Here’s the Nonsense: Who wins the Iowa Caucuses is critically important because this tells us who will be the presidential nominee.
Here’s the Horse Sense: Who wins the Iowa Caucuses is interesting for discussion and to see what a very small portion of the country have decided as the candidate they’d like to support. But the result is no guarantee of what the future holds. In fact, the winner has only become the nominee about half of the time.
Yes, the conventional wisdom is that the candidate that can win Iowa and then New Hampshire will probably be the nominee. But the fact is that “probably” is a very big word, especially these days. Things have changed and the conventional wisdom of the establishment may not be as accurate as it once was.
In 1972 the Democrats made Iowa their first contest in the nation and the Republicans made it their first in 1976. As of that time it has been claimed as significant because it is the first. But the fact is that for the Democrats, five of the nine winners of the Iowa Caucuses since 1972 have become their nominee. And for the Republicans three of the seven winners of the Iowa Caucuses since 1976 have become their nominee. That’s a 56% rate of success for Democrats and 43% success rate for Republicans. So if it really means anything this year, the chances are that the winner of the Republican Iowa Caucuses actually has a greater chance of losing the battle for the nomination than winning. However, let’s be realistic here and remember that comparing the results of 7 or 9 past contests is a very small sampling. Certainly no actuary would feel confident with such little history being used as a basis for a prediction. I’m not a betting man, but if I were I certainly wouldn’t take those odds on anything. Seems like those who trust in the “conventional wisdom” would be pretty unsuccessful gamblers.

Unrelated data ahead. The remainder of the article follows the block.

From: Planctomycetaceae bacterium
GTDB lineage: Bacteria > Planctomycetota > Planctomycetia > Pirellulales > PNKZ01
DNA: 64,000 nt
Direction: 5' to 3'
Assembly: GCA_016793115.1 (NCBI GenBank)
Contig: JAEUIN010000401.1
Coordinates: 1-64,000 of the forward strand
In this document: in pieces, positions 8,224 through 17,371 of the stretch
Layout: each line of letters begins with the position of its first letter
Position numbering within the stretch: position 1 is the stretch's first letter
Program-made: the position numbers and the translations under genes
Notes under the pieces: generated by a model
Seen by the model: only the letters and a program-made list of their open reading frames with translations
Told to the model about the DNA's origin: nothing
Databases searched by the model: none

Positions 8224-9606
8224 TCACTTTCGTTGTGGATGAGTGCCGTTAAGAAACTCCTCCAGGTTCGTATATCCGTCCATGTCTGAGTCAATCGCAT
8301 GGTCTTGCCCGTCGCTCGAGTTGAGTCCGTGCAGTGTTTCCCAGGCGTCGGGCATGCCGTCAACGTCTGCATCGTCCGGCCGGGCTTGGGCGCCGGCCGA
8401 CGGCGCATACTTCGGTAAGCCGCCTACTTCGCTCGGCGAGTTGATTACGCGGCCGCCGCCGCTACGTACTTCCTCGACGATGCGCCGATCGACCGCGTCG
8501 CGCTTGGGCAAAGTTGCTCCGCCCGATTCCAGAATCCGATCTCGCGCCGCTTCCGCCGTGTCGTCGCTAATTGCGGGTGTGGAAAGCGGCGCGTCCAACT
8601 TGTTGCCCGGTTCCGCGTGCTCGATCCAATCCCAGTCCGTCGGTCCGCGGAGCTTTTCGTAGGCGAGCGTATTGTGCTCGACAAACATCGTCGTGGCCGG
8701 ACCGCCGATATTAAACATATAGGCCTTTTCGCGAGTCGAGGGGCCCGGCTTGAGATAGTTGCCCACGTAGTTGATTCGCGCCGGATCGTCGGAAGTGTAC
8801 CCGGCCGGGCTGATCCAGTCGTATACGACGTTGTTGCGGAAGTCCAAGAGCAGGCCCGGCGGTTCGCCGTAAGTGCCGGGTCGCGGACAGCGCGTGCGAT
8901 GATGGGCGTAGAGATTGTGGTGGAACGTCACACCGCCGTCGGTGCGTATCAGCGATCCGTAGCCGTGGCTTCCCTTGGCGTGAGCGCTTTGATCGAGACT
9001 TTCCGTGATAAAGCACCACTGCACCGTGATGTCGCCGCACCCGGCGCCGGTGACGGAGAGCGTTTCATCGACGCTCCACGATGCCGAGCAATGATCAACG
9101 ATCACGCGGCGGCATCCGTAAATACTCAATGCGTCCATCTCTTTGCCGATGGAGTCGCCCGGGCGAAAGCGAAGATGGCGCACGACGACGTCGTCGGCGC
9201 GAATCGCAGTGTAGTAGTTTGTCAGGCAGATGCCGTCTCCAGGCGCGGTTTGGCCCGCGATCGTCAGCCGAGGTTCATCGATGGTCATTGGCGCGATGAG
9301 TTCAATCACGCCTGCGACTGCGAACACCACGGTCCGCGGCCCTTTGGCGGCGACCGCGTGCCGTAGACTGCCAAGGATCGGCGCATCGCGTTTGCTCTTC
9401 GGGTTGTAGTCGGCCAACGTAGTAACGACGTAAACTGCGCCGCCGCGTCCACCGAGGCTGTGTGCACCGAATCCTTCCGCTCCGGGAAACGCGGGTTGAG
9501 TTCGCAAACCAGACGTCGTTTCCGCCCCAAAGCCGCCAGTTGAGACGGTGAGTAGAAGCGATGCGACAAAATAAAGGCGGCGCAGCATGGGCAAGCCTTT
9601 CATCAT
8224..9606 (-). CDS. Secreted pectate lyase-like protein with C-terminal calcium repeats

But even if we think that those past results mean much of anything, the problem is that they are from the past. The past is not the same as the present. This time winners of primary contests will not receive delegates the same way they used to. No longer will the winner of a primary receive all the delegates for that state. The delegates will be split up among those in the contest so that someone who doesn’t come in first may get some of them and that could keep their candidacy alive for some time throughout the primary races.
The good news about this is that it does give a chance for voters in states with later primaries to feel that their vote actually has more of a part in the final decision of who the nominee will be. And while many, if not most, of the establishment and the pundits have been screaming that we have to drop everything immediately and choose a candidate so we can move forward towards the general election, it is really a rather short-sighted view. The longer the primary contest carries on the better the final choice can be. The process of decision should not be something quick or rashly made. Contrary to what others think, time is the friend of the GOP voters if they would use it wisely. Better to take time to choose the best candidate of those we have available than to rush into something and get stuck with a failing candidate as the GOP did with John McCain and Bob Dole.
So for the Iowa Caucuses, stay up late if you’re so inclined and watch to see who has about a 43% chance of getting the nomination because that’s about all this race is going to tell you.